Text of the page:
Lost in ‘translatio’

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You only get to invent the wheel once. This basic principle works in engineering as well as in art. Culture is a wheel in motion, and what was created, doesn’t get recreated, even when it gets lost. It is merely rediscovered and updated.

The long cultural shift from Antiquity to the Middle Ages (as we call these periods today) resulted in huge artistic and literary loss in the West. Ancient painting slowly disappeared, as did sculpture, theatre performance, ancient worship, republicanism. Even without mentioning engineering, town-planning and other urban developments, the loss-list is long and open-ended. While some areas were able to preserve a memory of these cultural developments, much of Europe slowly slid into a cosy form of amnesia.

The line was broken, even if it went on intermittently for some time in former hotbeds of ancient culture, like Italy, Southern France or Spain.

Something always gets lost in translation. More precisely, something always gets lost in translatio. The concept of translatio, the Latin word for transfer, was first used to refer to the transfer of power (translatio imperii) from one form of rule (or imperium) to another. In one medieval formula, the translatio moved from the Romans to the Byzantines, then to the Franks, the Lombards and finally to the Germans of the Holy Roman Empire. In another, it passed from the Greeks to the Romans and then to the French. It was a convenient tool for understanding historical time and progression.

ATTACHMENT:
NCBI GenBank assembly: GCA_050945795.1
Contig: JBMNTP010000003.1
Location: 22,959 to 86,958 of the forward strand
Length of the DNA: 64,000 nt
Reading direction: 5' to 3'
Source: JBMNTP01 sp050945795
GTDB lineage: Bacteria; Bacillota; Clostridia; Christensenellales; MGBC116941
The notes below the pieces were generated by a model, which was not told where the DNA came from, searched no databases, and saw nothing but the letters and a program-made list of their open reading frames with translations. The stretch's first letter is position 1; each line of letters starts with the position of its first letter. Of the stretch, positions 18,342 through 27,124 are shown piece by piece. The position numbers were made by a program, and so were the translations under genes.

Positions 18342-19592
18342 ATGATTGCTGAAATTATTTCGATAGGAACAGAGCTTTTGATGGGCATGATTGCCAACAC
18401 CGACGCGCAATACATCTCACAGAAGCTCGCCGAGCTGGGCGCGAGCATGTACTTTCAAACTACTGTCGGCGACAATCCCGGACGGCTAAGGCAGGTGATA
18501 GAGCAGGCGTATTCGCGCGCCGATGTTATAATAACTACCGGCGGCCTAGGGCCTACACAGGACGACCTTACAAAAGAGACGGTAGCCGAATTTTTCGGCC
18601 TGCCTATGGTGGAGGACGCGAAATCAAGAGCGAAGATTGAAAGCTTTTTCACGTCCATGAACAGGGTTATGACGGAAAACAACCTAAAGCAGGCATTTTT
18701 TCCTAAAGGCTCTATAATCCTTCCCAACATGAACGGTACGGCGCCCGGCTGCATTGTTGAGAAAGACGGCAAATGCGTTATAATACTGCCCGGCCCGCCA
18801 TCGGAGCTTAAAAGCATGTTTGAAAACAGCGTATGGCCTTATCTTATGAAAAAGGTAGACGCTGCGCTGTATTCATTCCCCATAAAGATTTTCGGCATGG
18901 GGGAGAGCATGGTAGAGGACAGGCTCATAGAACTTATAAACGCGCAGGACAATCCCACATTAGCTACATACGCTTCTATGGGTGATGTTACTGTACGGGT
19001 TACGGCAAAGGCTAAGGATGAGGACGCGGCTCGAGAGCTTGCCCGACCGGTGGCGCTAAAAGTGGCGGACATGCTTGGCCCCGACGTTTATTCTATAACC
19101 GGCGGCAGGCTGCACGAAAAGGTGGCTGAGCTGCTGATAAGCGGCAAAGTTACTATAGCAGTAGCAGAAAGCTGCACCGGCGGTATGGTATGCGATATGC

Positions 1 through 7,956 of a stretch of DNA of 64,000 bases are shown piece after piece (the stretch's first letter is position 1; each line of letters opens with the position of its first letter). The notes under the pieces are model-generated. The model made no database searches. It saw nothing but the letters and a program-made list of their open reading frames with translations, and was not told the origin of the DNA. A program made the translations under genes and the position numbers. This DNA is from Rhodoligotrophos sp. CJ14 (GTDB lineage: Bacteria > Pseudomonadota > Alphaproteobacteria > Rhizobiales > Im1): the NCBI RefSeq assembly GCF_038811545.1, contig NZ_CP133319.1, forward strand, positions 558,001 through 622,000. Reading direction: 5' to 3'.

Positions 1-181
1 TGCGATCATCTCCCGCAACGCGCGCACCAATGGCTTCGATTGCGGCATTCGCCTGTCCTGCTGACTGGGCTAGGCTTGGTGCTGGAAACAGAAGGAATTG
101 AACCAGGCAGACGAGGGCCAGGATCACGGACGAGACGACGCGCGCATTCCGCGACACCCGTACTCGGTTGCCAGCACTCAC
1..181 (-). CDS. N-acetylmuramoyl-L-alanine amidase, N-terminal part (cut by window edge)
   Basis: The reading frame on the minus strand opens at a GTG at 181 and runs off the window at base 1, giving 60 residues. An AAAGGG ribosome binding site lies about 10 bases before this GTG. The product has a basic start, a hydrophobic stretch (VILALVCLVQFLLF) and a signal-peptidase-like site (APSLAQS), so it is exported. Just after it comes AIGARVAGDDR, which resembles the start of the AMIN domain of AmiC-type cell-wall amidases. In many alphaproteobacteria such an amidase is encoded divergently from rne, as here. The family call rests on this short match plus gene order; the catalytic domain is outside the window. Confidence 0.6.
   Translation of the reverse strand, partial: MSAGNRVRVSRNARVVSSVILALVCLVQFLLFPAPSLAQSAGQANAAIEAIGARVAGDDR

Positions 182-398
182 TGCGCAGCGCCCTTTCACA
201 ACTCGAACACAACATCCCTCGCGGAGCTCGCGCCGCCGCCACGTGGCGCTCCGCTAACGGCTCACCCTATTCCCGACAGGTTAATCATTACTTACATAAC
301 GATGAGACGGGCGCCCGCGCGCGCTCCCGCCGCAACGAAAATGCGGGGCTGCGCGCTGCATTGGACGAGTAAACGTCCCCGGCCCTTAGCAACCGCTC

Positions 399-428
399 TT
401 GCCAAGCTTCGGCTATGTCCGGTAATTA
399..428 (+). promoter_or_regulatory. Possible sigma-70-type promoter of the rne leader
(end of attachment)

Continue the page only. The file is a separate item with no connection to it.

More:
Every culture has limited means of understanding itself and other cultures. In the case of the medieval West (and of most, if not all, other contemporary cultures, for that matter), it lacked the conceptual tools of understanding culture the way moderns do. The medieval translatio imperii was a transfer of power, but it was also a transfer of culture, a realignment of cultural balance. When the translatio imperii moved from Greece to Rome, for instance, it wasn’t just the fact that the power shifted from the ancient Greek city-states to the Roman republic and then Empire, but that the culture of Greece, the sum total of its cultural achievements, was transmitted to Rome.

In the process of translatio, some things are lost, but most of the things get recycled, adapted and repurposed. Culture evolves through translationes big and small, local or global. Our world today is the result of a long string of translationes.

So we come back to (not re)inventing the wheel. The point is not that ancient literature got lost, but that it was never reinvented. Each culture develops within a frame, which is always different from the next one. The medieval West didn’t know ancient tragedy until Albertino Mussato, one of the earliest humanists, came long. He wasn’t reinventing ancient tragedy when he wrote Ecerinis, the first tragedy since Antiquity. Instead, he was recovering the memory of Rome, which his group of Paduan humanists had set out to do. He was rediscovering the lost wheel.


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